FROM THE CAPTAIN'S WINDOW
Stories on Maritime Leadership
Raja Raja Cholan, Tamil king and Maritime Adventurer
Let me tell you a secret and a story; my family calls me ‘Raja’, a shortened name for the great Tamil King Raja Raja Cholan. One of the Tamil idiosyncrasies, is that each uncle and aunt (who in those days were many) assumed the privilege of giving a child in their family their own favourite name. So, my overbearing but warm paternal uncle fondly named me ‘Raja’, proud that our family belongs to the district of Thanjavur, the capital of this king over a thousand years ago.
Let me go on to start the story of Raja Raja Cholan (947 to 1014 AD), a bit about the glorious name. Raja extended his empire to almost a third of modern day India, included Sri Lanka. He developed systems of administration, conducted land surveys, built several temples, some which stand tall even today. He was a great patron of the arts and of culture though not many scripts survived the subsequent foreign invasions. Raja started a naval fleet and a rich maritime heritage which would dominate the region for a century and only resurge in modern day independent India.
Raja Raja Cholan’s son, the great Rajendra Cholan-I would continue in his father’s footsteps, and take the naval expeditions even farther, establishing outposts and a strong Indian cultural influence in the Andaman islands, Cambodia, Thailand, Indonesia and Laos. He would establish a pathway for Indian business with China. This was a time when Indian influence was strong in South East Asia, as can be seen by the Angkor Wat temple, and can be still seen in the Indonesian island of Bali. Rajendra Cholan also directed an assault on Srivijaya, which is now modern day Jakarta.
This temple in Thanjavur in the Southern state of Tamil Nadu was built by Raja Raja Cholan over a thousand years ago. Today it is an UNESCO world-heritage site. Photo courtesy Wikipedia commons
One of the type of maritime craft used by the Cholas were the ‘kattu-marans’ which mean ‘bound-logs’ and these were shallow water craft used to transport crew and cargo from shore to the anchorage. The kattu-marans form the origin of the current maritime fast-boats- the catamarans! The larger ships in the Chola fleet were called sangara and colandia. The colandia were larger ocean ships which navigate the large seas.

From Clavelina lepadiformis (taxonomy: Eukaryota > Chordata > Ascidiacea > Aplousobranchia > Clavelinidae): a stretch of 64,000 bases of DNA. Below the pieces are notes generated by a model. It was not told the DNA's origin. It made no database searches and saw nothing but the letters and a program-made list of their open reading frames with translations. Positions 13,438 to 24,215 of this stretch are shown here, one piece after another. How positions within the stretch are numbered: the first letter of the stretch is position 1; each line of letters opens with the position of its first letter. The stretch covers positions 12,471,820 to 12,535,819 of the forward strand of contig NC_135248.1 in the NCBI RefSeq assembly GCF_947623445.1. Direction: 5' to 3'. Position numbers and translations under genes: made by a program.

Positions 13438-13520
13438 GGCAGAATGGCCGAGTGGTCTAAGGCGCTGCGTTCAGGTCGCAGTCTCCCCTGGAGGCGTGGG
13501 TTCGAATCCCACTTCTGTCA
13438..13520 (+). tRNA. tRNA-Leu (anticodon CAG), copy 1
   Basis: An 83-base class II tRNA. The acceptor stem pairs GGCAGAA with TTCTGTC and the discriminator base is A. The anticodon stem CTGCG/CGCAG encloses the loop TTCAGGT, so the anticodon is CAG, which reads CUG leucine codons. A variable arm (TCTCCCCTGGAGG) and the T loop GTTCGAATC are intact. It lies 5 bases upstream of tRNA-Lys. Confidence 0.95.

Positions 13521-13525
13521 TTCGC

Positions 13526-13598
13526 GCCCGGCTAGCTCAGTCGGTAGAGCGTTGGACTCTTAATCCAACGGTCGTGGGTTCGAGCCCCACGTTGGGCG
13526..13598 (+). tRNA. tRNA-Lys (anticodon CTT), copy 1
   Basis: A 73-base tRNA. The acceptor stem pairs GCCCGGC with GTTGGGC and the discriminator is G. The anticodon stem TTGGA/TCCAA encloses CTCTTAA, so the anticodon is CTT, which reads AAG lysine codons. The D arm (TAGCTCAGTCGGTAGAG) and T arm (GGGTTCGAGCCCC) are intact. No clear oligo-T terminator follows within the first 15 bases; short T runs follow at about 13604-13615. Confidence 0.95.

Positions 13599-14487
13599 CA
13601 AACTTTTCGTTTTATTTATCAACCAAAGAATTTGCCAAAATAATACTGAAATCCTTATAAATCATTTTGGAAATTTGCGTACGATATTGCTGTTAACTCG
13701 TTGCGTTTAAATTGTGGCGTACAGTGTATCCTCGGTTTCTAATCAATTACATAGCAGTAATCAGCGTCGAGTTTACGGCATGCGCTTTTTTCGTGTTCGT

There is little visual description of ships used by the Cholas, though this relief at Borobudur, Indonesia from that period gives an idea how it must have looked. Photo courtesy: Wikipedia commons
The Cholas used navigation instruments such as the ra-p-palagai (for star-sights), the tappu-palagai (for speed measurements), the human hand for measurement of the altitude of the stars, flat-bronze plates (for measurement of the depth of water), and pigeons for the sighting of land.
The passage plans in those days were carefully prepared, and would be undertaken only under favourable winds and currents. As these ships did not yet have magnetic compasses and rudders, the navigators mainly relied on the positions of the stars, winds and currents and were able to make a clear passage from the East Coast of India to the Malacca Straits or the Sunda Straits.
The Chola naval strength began to decline after five generations of Chola power, and a new era began with Vasco-da-Gama arriving to Kozhikode in 1498. I will talk more about my hero in my later blogs. I am grateful for the work of the Institute of Southeast Asian Studies for their book ‘Nagapattinam to Suvarnadwipa’ edited by Hermann Kulke, K,Kesavapany and Vijay Sakhuja which has provided much of the information for this article.
The modern day navigator is much at ease compared with the mariners of that era. They managed to ply their trade without a GPS, an engine or modern day comforts. They did not even have charts, echo-sounders or radars. They used their senses, their common-sense and strong will-power to sail past their horizons. So can you and me!